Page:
- Communicate - communicate orally in a clear, coherent manner, presenting information in a readily understandable form (e.g., share understanding of the water cycle using their model as support; use appropriate scientific language such as precipitation, condensation, evaporation, collection in discussions about the water cycle)
Saying, Doing, Representing
|Students demonstrate their ability to recognize water in the environment.||
Students collaborate to assemble and explore a model water cycle.
|Students record their observations of the model water cycle, using a recording method of their choice.||
|Students use appropriate and accurate scientific language to communicate their understanding of the water cycle (use/apply prior knowledge and new learning) as a continuous process with unique stages.||
- Create a variety of media texts for different purposes (e.g., use their water cycle model to explain the water cycle)
- Understand the criteria involved in successfully completing a task (e.g., take on a role in a group that helps the group to be successful in completing their model of the water cycle)
- Measure and record measurements using appropriate standard units (e.g., measure in ml the amount of water added to the model and what is left at the end of the exploration; measure the temperature of the water in degrees Celsius at the beginning and at the end of the exploration; measure the time it takes for condensation to form inside the model)
- Use the elements and conventions of drama to communicate feelings, ideas, and stories (e.g., role-play changes that occur to a molecule of water in the water cycle: molecules of water warm up from the Sun; as they warm up they move faster and faster until they change into a gas (water vapour); water vapour moves up in the atmosphere to form clouds, where it cools down and condenses to become liquid water (precipitation), which falls to the ground and flows into puddles, streams, rivers or lakes and collects)
Extending the Learning
If your students are interested in learning more, the following may provoke their curiosity:
- Read a book such as Come on, Rain! by Karen Hess and explore extreme events that can occur in a water cycle. Discuss using questions such as:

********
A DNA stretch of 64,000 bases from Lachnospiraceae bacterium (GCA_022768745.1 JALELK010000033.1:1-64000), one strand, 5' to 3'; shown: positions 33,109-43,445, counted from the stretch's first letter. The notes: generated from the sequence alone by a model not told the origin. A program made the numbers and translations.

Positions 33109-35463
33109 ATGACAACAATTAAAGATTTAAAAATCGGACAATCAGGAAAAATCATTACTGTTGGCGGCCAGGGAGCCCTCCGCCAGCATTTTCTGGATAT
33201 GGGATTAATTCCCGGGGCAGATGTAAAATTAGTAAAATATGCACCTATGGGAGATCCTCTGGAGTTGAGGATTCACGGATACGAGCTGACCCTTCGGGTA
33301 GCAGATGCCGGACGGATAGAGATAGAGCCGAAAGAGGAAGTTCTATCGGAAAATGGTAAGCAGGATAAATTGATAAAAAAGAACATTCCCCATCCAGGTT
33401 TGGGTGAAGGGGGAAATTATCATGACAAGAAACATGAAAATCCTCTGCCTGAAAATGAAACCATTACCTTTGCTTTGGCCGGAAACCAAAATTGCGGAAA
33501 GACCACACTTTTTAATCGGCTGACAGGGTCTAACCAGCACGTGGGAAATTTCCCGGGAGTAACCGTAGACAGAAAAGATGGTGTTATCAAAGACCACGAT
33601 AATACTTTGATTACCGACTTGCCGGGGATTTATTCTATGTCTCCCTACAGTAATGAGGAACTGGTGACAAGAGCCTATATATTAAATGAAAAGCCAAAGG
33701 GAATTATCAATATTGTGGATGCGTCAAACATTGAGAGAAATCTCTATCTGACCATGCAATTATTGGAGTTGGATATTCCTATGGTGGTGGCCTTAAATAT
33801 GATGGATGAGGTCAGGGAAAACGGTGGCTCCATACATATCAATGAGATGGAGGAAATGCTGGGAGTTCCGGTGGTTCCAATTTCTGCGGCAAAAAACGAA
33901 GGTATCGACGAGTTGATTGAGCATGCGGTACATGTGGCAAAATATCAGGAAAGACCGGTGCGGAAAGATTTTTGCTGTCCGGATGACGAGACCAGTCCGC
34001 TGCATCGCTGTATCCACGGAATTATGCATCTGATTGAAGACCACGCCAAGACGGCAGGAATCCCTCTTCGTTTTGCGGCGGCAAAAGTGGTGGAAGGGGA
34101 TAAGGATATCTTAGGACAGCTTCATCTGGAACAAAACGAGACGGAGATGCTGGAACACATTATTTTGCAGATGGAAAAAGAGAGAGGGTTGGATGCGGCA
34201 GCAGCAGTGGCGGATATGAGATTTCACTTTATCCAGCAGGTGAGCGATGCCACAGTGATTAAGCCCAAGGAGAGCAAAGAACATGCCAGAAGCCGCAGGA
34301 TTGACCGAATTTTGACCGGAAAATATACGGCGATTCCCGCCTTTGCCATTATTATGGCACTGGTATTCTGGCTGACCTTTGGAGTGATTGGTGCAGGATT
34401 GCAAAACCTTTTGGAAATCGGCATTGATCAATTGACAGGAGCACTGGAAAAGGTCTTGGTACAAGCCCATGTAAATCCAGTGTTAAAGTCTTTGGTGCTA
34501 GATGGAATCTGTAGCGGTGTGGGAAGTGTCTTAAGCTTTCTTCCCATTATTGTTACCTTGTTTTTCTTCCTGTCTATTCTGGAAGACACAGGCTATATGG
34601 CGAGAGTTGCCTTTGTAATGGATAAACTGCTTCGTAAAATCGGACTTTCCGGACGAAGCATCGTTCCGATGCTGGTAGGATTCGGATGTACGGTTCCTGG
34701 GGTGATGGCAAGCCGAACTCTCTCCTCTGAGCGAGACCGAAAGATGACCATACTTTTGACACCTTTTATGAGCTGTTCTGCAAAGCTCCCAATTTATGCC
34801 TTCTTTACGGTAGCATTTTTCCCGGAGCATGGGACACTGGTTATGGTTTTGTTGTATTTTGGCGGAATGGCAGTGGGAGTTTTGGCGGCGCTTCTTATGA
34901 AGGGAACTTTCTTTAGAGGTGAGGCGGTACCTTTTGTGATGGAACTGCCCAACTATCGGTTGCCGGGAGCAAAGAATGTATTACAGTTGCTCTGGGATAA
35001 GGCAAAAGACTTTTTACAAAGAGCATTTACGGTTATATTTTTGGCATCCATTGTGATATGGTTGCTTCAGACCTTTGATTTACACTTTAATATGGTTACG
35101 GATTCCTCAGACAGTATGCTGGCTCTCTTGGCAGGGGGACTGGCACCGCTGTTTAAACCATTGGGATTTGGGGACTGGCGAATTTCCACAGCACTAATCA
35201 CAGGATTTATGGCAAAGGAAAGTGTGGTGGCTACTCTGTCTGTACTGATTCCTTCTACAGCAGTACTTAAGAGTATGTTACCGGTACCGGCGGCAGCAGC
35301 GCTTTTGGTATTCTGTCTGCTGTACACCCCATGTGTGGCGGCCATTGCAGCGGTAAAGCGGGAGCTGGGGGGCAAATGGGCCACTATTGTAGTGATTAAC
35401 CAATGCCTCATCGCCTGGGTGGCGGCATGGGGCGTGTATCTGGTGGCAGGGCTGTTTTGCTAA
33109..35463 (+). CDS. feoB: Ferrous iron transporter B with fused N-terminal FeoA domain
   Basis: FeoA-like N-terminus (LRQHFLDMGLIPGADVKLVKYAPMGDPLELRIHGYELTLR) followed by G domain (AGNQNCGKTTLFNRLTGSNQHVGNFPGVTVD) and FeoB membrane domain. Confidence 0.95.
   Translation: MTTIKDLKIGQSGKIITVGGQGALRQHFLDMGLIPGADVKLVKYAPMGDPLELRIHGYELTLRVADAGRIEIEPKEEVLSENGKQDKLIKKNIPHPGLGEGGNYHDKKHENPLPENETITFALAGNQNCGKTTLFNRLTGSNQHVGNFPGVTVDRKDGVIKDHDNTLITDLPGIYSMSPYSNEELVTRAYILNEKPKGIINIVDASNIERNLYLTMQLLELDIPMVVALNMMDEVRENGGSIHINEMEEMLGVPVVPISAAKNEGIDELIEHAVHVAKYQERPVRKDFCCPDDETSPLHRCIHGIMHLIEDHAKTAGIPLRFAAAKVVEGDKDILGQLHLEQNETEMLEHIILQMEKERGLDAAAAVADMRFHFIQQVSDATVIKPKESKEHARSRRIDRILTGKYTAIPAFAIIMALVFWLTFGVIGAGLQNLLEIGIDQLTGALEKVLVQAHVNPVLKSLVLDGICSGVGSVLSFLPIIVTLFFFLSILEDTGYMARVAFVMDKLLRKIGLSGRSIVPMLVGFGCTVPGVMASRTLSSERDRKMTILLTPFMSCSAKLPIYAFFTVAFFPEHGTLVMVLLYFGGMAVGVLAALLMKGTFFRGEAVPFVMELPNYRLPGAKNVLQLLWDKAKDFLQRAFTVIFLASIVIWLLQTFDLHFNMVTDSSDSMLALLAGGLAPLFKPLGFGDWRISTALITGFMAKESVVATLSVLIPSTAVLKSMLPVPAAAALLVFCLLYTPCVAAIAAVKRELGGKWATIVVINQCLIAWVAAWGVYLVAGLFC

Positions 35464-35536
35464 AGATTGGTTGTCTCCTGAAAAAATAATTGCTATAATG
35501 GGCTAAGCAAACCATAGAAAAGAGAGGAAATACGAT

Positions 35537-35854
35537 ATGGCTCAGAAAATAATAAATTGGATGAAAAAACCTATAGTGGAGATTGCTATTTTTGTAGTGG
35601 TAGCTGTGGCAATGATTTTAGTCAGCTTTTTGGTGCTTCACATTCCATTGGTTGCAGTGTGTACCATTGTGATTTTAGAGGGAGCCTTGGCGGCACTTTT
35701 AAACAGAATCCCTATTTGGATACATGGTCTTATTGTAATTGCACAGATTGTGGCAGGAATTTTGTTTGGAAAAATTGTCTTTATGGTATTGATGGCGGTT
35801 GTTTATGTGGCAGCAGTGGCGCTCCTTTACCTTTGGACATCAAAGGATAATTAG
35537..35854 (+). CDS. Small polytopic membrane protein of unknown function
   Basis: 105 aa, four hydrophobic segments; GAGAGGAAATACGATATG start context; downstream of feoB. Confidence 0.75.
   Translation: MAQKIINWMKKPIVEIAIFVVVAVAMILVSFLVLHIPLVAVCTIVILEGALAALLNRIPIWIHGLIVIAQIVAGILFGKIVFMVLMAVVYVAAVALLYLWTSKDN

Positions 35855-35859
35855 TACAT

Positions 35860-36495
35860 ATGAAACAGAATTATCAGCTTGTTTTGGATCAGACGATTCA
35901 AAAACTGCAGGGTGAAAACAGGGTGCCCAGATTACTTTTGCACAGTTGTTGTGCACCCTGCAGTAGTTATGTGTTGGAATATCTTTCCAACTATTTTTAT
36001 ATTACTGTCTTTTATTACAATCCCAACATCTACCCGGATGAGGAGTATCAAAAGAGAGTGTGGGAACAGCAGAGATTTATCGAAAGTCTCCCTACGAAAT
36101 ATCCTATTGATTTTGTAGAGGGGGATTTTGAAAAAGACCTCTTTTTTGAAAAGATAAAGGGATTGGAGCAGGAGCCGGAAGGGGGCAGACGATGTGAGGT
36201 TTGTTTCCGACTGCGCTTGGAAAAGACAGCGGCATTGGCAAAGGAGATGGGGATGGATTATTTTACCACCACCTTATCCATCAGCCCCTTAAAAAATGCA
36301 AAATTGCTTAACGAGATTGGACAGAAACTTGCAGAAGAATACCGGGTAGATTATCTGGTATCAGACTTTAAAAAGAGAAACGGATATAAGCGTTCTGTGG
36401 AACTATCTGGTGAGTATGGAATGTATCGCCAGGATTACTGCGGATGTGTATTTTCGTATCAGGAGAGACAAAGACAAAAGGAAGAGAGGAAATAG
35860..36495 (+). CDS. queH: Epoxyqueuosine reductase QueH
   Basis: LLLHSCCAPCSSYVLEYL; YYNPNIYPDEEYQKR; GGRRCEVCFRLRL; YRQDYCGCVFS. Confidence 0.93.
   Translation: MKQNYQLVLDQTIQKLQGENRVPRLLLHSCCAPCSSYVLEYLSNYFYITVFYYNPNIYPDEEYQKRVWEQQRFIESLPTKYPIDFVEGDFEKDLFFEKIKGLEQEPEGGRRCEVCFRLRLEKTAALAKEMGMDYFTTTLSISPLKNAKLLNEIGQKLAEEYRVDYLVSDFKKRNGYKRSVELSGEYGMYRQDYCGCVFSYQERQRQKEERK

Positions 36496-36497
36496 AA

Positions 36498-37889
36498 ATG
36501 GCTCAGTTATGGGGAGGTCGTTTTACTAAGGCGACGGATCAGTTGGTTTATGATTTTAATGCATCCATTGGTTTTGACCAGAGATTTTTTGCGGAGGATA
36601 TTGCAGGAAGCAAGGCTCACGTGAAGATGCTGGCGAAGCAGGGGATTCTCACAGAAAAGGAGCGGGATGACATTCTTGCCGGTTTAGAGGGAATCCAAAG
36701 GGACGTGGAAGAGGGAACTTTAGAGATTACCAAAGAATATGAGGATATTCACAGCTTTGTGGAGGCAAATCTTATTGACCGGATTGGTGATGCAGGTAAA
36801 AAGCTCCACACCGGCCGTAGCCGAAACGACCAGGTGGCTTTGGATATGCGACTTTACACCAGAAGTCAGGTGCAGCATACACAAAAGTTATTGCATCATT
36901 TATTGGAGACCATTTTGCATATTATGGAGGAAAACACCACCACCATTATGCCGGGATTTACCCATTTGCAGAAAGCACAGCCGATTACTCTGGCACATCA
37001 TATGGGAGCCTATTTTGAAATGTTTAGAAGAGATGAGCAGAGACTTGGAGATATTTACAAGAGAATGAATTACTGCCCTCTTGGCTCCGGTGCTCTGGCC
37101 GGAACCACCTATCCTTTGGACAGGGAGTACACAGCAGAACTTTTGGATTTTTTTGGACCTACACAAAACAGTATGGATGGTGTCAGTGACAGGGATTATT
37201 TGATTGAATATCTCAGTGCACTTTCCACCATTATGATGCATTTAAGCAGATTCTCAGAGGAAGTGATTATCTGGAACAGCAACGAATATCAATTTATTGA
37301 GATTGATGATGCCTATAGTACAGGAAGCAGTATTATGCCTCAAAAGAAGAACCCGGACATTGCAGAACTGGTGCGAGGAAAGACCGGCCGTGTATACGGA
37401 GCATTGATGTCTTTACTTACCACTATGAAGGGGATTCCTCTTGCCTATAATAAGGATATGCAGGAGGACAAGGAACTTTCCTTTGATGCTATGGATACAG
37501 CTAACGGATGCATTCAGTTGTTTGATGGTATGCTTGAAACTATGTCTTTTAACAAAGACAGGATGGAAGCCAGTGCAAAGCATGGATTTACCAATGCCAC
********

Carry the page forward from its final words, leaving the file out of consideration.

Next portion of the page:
- “Can you predict why it has not rained for such a long time in Come On, Rain?”
- “How do weather forecasters know that rain is coming or not coming? What kinds of technology do meteorologists use to make forecasts?”
- “What impacts of a lack of rain can you see in the story? What impacts of too much rain can you see in the story?
- “How does the lack of rain change the environment? How does flooding change the environment? How does it change the feelings and attitudes of the people?”
- “How does rain usually make you feel? When might your feelings about rain be different or change?”
- Explore an interactive online water cycle, such as this one developed by the US Geological Survey. This page also includes an Intermediate level water cycle with added information. Discuss using questions such as:
- “Where are some different places on Earth that water can collect? How does water move around on the ground?”
- “What did you learn about the different forms of precipitation?”
- “What causes condensation to happen in the water cycle?"
Water is Water: A Book About the Water Cycle
By Miranda Paul
This poetic picture book follows a group of kids as they move through all the different phases of the water cycle.
The Snowflake: A Water Cycle Story
by Neil Waldman
The journey of a single drop of water throughout the year.
Come on, Rain!
by Karen Hess
A recreation of the body and soul-renewing experience of a summer downpour after a sweltering city heat wave.